In 1952 philosopher Mortimer Adler co-edited a fifty-five volume series for Encyclopedia Britannica titled The Great Books of the Western World. Overseeing a staff of ninety, the editors created a diverse index of topics containing selections from many of the finest thinkers in the history of Western Civilization. Upon completion, Adler was asked why the work included more pages under the subject of God than any other topic. He replied matter-of-factly that it was because more consequences for life and action follow from the affirmation or denial of God than from any other basic question.
What we do with the subject of God is a far-reaching choice, defining life, informing death, shaping everything. The one who lives as though there is no God lives quite differently than the one who lives confidently that there is a God. It is a subject of consequence because it reaches everything and everyone; whether mindfully or indifferently, a decision is always made.
Through avenues of every emotion known to humankind, the Psalms make the astounding claim that God not only exists, but that God is present and can be found. In victory and defeat, illness and poverty, health and prosperity, the psalmist maintains that it is God who gives all of life meaning, that God alone answers the deepest and darkest questions of life whether in the depths or from the highest vantage.
Calling to the multitudes, crossing lines of status and allegiance, the psalmist pleads for care regarding a subject that concerns all. Like Adler, the psalmist makes it clear that what is being communicating is of consequence. “Hear this, all you peoples; listen, all who live in this world, both low and high, rich and poor together… I will incline my ear to a proverb; I will solve my riddle to the music of the harp.”(1) This riddle the psalmist wants to bring to the attention of all is a riddle forever before humankind. It is a riddle to which all must diligently attend but many wholeheartedly ignore. Fittingly, the Hebrew word for “riddle” has also been translated “dark saying” or “difficult question.”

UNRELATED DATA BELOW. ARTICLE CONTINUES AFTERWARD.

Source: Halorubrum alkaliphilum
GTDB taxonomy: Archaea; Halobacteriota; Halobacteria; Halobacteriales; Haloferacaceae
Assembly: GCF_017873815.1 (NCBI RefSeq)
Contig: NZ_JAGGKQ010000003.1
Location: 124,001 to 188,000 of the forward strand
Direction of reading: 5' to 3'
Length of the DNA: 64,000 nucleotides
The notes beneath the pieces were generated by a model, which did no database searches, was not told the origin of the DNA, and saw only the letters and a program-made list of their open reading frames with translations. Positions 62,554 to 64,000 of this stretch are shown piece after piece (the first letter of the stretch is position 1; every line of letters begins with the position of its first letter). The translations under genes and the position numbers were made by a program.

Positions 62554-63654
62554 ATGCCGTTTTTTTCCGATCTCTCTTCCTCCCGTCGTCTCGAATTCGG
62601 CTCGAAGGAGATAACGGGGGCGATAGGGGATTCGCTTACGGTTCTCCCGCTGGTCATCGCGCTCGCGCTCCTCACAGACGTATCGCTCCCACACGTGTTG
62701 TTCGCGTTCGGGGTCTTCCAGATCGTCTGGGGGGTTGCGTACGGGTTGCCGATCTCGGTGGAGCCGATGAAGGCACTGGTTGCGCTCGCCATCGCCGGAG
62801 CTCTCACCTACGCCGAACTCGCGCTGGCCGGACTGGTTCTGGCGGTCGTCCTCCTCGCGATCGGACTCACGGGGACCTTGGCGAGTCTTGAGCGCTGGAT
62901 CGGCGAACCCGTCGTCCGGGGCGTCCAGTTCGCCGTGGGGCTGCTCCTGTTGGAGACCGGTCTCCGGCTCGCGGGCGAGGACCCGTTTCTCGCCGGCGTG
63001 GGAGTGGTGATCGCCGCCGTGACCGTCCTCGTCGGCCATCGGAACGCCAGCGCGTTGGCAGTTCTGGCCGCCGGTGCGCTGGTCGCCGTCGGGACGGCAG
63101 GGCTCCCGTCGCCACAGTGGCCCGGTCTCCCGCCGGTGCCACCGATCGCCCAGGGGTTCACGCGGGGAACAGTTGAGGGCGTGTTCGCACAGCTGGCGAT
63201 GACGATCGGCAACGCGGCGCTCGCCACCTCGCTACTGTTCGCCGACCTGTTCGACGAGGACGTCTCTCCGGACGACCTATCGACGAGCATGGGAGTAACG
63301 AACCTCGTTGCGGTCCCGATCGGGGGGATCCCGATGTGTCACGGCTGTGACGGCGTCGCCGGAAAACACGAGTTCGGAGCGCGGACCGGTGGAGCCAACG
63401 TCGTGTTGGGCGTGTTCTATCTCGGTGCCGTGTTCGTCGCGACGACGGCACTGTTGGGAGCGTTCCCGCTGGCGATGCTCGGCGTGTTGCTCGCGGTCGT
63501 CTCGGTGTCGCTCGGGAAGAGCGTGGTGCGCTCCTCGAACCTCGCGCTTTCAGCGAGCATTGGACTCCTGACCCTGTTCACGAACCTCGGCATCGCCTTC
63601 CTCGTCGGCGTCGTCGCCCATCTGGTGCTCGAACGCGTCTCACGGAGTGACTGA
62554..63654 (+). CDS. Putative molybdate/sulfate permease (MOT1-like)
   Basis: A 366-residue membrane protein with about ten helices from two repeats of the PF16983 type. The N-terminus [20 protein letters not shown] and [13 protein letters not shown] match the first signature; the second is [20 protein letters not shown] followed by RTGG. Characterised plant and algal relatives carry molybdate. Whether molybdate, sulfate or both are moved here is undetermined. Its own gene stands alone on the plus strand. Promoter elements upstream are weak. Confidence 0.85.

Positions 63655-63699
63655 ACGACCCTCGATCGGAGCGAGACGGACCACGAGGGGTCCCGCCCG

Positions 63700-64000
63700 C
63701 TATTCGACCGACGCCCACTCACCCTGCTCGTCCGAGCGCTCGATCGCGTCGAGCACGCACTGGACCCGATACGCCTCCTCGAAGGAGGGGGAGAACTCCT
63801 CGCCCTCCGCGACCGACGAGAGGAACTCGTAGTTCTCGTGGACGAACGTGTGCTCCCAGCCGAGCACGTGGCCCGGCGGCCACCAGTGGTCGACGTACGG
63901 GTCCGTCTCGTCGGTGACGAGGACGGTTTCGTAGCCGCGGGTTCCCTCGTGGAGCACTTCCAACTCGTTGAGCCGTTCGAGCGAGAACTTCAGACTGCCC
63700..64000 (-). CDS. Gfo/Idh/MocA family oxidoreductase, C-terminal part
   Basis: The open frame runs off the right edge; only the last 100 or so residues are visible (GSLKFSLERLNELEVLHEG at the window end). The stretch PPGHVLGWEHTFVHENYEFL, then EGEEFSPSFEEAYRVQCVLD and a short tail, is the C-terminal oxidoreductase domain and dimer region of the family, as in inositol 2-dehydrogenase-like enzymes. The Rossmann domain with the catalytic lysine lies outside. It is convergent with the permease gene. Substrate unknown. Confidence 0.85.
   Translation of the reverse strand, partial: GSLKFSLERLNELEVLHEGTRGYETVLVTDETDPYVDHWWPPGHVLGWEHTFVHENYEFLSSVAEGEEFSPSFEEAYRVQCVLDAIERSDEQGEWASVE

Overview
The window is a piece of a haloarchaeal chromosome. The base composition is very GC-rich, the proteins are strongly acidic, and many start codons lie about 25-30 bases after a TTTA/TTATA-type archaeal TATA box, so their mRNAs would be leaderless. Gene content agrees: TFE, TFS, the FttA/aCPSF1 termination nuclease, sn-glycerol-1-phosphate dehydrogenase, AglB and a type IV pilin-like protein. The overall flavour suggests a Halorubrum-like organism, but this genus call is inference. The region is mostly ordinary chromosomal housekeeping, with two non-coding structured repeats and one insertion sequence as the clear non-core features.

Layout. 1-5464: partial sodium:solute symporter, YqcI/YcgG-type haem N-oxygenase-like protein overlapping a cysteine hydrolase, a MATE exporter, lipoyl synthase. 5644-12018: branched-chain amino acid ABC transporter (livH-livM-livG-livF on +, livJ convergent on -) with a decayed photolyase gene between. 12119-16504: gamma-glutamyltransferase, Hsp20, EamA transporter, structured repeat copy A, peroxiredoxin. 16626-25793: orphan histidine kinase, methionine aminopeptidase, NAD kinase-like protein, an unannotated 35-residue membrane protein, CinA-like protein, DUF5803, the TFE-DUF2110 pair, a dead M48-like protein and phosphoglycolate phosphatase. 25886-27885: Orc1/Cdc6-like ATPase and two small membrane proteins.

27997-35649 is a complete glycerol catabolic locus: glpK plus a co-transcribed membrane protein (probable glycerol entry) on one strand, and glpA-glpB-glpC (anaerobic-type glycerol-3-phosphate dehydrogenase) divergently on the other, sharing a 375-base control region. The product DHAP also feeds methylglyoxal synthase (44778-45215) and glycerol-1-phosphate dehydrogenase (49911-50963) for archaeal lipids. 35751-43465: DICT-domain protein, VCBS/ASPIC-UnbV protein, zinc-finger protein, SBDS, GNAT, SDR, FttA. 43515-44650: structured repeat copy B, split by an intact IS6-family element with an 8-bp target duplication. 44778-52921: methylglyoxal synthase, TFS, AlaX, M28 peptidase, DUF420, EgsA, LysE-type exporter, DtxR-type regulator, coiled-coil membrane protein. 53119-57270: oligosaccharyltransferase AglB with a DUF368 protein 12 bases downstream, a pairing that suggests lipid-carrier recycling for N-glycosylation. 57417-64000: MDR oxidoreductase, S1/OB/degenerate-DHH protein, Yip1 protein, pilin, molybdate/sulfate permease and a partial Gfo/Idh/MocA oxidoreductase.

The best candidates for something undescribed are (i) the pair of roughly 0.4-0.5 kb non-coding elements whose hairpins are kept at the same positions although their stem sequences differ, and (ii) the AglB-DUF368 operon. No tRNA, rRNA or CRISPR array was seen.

The psalmist continues, “When we look at the wise, they die; fool and dolt perish together and leave their wealth to others. Their graves are their homes for ever, their dwelling-places to all generations, though they named lands their own. Mortals cannot abide in their pomp; they are like the animals that perish.”
Most of us go about life as if we know what we are doing, but what is the purpose of it all? Some accumulate wealth, others remain in poverty, some live well and others live wickedly, but all are destined for the grave. The one who claims there is no God in life, so claims emptiness in death. But then is life also empty? Again we return to the riddle of the psalmist: What, then, is the point of it all?
Solving the riddles of life and death, like religion and politics at a social gathering, means, for many, changing the subject. As Woody Allen once quipped, “It’s not that I am afraid of death; I just don’t want to be there when it happens.” But that our lives are fleeting awakens a sense of urgency, a sense of inquiry. That life is fleeting, though inarguably full of meaning, is either a peculiar contradiction or a hint that there is more to come.
Even so, for the Christian death remains something of a mystery. For we know that death is the last great door through which we must walk, the mark of a broken world. Yet we know also that through death God has declared the end of that broken hold on our lives, that the one who loses his life will save it, and that by Christ’s death the Spirit works Christ’s life in us. As C.S. Lewis once said of the Christian, “Of all men, we hope most of death; yet nothing will reconcile us to…its ‘unnaturalness.’ We know that we were not made for it; we know how it crept into our destiny as an intruder; and we know Who has defeated it.” In the riddle of life and death the psalmist expounds this certainty of God’s action. “But God will ransom my soul from the power of the grave, for he will receive me.”